Confluent HeLa monolayers were washed twice with KRB (20 mM Hepes, pH 7.4, 127 mM NaCl, 5.5 mM KCl, 10 mM dextrose, 1 mM CaCl2, and 2 mM MgSO4), and then lysed in a buffer containing 20 mM Hepes, pH 7.4, 1% Nonidet P40, 150 mM NaCl, and the following protease inhibitors: leupeptin, pepstatin A, chymostatin, antipain, and PMSF. Equal lysate aliquots were pipetted into microfuge tubes before adding metal, H2O2, and/or ascorbate. Samples were incubated at 25°C for 30 min, with vortexing every 5 min. Reactions were terminated by adding 10 mM EDTA, SDS gel buffer, and boiling for 3 min. Equal protein amounts of each sample were electrophoresed on 10% SDS-polyacrylamide gels. Proteins were then transferred to nitrocellulose and immunoblotted with patient sera monospecific for topoisomerase I, RNA polymerase II large subunit, UBF/NOR90, or U1-70kDa. Blotted proteins were visualized using the Supersignal CL-HRP substrate system (Pierce, Rockford, IL) according to the manufacturer's directions. Primary antibodies were used at dilutions of 1:5,000–1:20,000, and autoradiogram exposure times ranged from 2 s–1 min. Experiments were always performed using freshly made lysate, and fresh stock solutions of Fe, Cu, H2O2, and ascorbate. Oxygen depletion was accomplished by vigorously blowing O2-free argon through the lysate for 5 min before adding Fe and ascorbate. For these experiments, reactions on both control and O2-depleted lysates were performed in sealed tubes (without vortexing) at 25°C for 30 min.
Metal Chelator, 1-ethyl-3-(3-dimethylaminopropyl)carbodiimide, and Zinc Competition Experiments.
Metal-catalyzed oxidation reactions were performed on HeLa lysates essentially as described above, with the following modifications. Experiments performed in the presence of 1 mM desferroxamine, 200 μM bathocuproine disulfonate or 1 mM D-penicillamine were carried out by adding the chelators immediately before addition of the Fe or Cu. ZnCl2 competition reactions, and those performed in the presence of 5 mM 1-ethyl-3-(3-dimethylaminopropyl)carbodiimide (EDAC), were executed by adding these reagents to HeLa lysates 5 min before adding Fe/ascorbate.
Intact Cell Experiments.
Confluent monolayers (secondary passage) of human foreskin keratinocytes were cultured as described (11). Experiments were initiated by adding keratinocyte growth medium supplemented with 20 μM CuSO4 to the cells for 2 or 18 h. 2 mM H2O2 was subsequently added to some of the dishes, and after a further 30 min incubation, the cells were harvested and immunoblotted.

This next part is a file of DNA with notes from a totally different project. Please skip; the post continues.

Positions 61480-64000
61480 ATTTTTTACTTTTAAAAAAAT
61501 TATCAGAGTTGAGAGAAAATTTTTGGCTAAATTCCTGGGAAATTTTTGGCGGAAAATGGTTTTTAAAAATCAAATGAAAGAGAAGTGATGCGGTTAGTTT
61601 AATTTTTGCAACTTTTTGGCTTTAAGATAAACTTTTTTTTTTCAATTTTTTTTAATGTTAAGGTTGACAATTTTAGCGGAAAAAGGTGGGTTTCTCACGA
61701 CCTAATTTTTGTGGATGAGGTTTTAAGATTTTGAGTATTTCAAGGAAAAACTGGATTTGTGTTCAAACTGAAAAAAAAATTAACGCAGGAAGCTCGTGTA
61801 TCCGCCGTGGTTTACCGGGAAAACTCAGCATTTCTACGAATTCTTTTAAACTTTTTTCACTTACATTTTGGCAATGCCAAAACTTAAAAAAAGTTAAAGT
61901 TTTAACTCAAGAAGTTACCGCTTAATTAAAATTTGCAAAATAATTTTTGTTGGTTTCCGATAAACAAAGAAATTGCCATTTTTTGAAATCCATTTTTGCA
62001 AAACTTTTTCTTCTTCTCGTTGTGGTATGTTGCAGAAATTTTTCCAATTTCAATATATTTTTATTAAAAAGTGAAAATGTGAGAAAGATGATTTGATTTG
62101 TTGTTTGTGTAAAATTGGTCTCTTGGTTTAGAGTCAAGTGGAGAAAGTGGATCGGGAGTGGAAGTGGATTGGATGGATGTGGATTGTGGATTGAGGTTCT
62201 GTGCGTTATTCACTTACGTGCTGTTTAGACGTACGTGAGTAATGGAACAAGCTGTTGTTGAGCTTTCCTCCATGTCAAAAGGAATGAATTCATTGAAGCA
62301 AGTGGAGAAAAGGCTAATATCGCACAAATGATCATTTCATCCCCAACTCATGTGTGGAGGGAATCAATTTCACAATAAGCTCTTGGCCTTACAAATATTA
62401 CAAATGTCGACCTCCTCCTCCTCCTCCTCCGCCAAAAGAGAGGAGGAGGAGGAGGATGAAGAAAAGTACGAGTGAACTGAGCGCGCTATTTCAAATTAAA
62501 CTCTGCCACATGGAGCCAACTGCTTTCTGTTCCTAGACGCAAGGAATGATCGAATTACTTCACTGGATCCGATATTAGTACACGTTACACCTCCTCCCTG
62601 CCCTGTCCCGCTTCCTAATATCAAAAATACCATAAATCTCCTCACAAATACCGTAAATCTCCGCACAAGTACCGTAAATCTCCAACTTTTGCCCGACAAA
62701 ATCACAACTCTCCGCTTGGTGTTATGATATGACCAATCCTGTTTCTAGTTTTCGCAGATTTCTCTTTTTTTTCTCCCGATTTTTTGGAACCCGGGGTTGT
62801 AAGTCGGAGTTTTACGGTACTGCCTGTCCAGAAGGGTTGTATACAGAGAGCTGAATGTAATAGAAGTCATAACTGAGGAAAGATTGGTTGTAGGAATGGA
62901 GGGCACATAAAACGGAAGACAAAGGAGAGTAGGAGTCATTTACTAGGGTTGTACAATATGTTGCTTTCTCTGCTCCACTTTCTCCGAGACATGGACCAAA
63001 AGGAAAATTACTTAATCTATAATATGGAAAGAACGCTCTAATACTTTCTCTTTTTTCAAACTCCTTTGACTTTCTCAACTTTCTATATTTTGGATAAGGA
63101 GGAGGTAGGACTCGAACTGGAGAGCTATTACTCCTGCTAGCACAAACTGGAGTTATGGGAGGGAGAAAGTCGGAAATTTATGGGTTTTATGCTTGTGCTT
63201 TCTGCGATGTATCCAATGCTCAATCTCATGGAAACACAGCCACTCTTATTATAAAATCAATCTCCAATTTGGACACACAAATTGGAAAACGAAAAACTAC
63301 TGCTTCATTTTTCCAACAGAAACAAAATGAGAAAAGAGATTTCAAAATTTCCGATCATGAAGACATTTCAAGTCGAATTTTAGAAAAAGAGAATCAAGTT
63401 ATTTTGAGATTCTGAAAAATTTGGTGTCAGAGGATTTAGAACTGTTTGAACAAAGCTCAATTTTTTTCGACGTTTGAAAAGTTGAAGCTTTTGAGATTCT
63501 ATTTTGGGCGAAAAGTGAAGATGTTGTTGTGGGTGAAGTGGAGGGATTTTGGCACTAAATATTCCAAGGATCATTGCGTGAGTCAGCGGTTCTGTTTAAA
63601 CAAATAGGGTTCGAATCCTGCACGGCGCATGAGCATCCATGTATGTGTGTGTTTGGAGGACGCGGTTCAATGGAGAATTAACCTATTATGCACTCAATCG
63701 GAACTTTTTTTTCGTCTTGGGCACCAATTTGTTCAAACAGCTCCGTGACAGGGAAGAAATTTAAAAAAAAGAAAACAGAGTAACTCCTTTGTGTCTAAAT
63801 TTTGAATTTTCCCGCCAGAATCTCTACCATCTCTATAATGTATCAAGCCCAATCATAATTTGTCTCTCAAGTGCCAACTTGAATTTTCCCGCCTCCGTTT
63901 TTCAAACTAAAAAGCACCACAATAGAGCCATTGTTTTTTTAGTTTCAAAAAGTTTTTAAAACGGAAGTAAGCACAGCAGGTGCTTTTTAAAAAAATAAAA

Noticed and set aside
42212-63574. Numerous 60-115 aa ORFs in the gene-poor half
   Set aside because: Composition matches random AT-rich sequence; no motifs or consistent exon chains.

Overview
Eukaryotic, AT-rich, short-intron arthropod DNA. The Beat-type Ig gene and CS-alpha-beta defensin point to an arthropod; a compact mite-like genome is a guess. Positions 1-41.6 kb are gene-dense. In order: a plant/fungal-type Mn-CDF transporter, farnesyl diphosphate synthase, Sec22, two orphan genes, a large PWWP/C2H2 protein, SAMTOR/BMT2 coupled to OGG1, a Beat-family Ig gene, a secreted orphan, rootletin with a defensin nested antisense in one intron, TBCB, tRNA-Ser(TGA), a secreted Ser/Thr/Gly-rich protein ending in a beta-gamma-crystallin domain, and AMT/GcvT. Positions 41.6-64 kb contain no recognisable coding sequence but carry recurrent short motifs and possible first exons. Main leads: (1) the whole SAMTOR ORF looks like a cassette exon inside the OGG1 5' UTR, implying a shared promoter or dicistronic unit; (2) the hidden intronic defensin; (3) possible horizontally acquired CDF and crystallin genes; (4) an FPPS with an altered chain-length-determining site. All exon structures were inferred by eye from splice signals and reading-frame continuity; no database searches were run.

Microscopy was performed on HeLa cells grown on No. 1 glass coverslips. For immunofluoresence, cells were fixed in 4% paraformaldehyde (5 min, 4°C), permeabilized in acetone (30 s, 4°C), and stained using a standard monospecific patient serum recognizing topoisomerase I (diluted 1:160 in PBS). Bound antibodies were visualized with FITC-conjugated goat anti–human F(ab′)2 (Organon Teknika Corp./Cappel, Durham, NC). Coverslips were mounted with Permafluor (Lipshaw, Pittsburgh, PA), and viewed on a scanning confocal microscope system (MRC 600; Bio-Rad Laboratories, Richmond, CA). For metal staining, cells were fixed in filtered 1% lead acetate, pH 5.5 (30 min, 37°C), washed extensively with H2O, and stained with 1% ammonium sulfide (5 min, 25°C). After extensive washing with H2O, coverslips were mounted, viewed, and photographed under bright field on a Zeiss Axiophot microscope.
Scleroderma Autoantigens Are Fragmented by Metal-catalyzed Oxidation Reactions.
Substantial evidence exists for the in vitro production of reactive oxygen species (including hydroxyl radical [OH•]) via the metal-catalyzed Fenton (H2O2 + Fe2+(Cu+) → Fe3+(Cu2+) + OH− + OH•) and HaberWeiss reactions (O2−• + H2O2Fe/Cu → O2 + OH− + OH•) (see reviews in references 24 and 25). In initial studies, we added ferrous sulfate (Fe) to NP-40 lysates of HeLa cells to generate free radical species by Fenton chemistry (26–29), and addressed whether several of the major autoantigens in diffuse scleroderma were fragmented (30–33). After incubating in vitro for 30 min in the absence of added metal, topoisomerase I remained stable, and migrated as a single 100-kD species (Fig. 1, lane 1). In these metal-free conditions, addition of either ascorbate or H2O2 failed to generate any fragments (Fig. 1, lanes 2 and 3). Addition of 100 μM Fe induced the specific fragmentation of topoisomerase I, generating a major fragment of 95 kD, and several minor, discrete species migrating between 65 and 90 kD (Fig. 1, lane 4). In the presence of 1.7 mM ascorbate, generation of these fragments was enhanced (Fig. 1, lane 5); the reaction went to completion (that is, total loss of the intact protein) when 17 mM ascorbate was added (data not shown). In contrast, 1 mM H2O2 resulted in a slight, but reproducible, decrease in fragmentation when compared to Fe alone (Fig. 1, lane 6 versus lane 4). Fe also induced specific fragmentation of three additional scleroderma autoantigens: the large subunit of RNA polymerase II, upstream binding factor (UBF/ NOR90), and the 70 kD protein component of the U1 small nuclear ribonucleoprotein (U1-70kDa). Although the sensitivity of the different proteins to metal-induced fragmentation varied (e.g., the large subunit of RNA polymerase II was efficiently fragmented using <10 μM Fe), cleavage was enhanced by the addition of ascorbate in all cases: (a) the large subunit of RNA polymerase II (a protein doublet of 220 and 240 kD) was specifically fragmented, generating major species of 190, 160, and 140 kD, as well as several minor species of 200, 180, 170, and 130 kD (Fig. 1, lane 5); (b) Fragmentation of UBF/NOR90 (a doublet of 90 and 100 kD in control lysates) yielded a poorly resolved smear of fragments between 70 and 90 kD (Fig. 1, lane 5), (c) U1-70kDa fragmentation in response to Fe generated a few discrete fragments that migrated between 33 and 38 kD (Fig. 1, lane 5); this Fe-induced fragmentation was inefficient compared to that of the other autoantigens. Identical U1-70kDa fragments were also observed when [35S]methionine-labeled U1-70kDa was generated by coupled in vitro transciption/translation, and then subjected to Fe/ ascorbate treatment (data not shown). In contrast to the autoantigens described above, fibrillarin, the major scleroderma ribonucleoprotein autoantigen, was not fragmented under identical conditions (data not shown).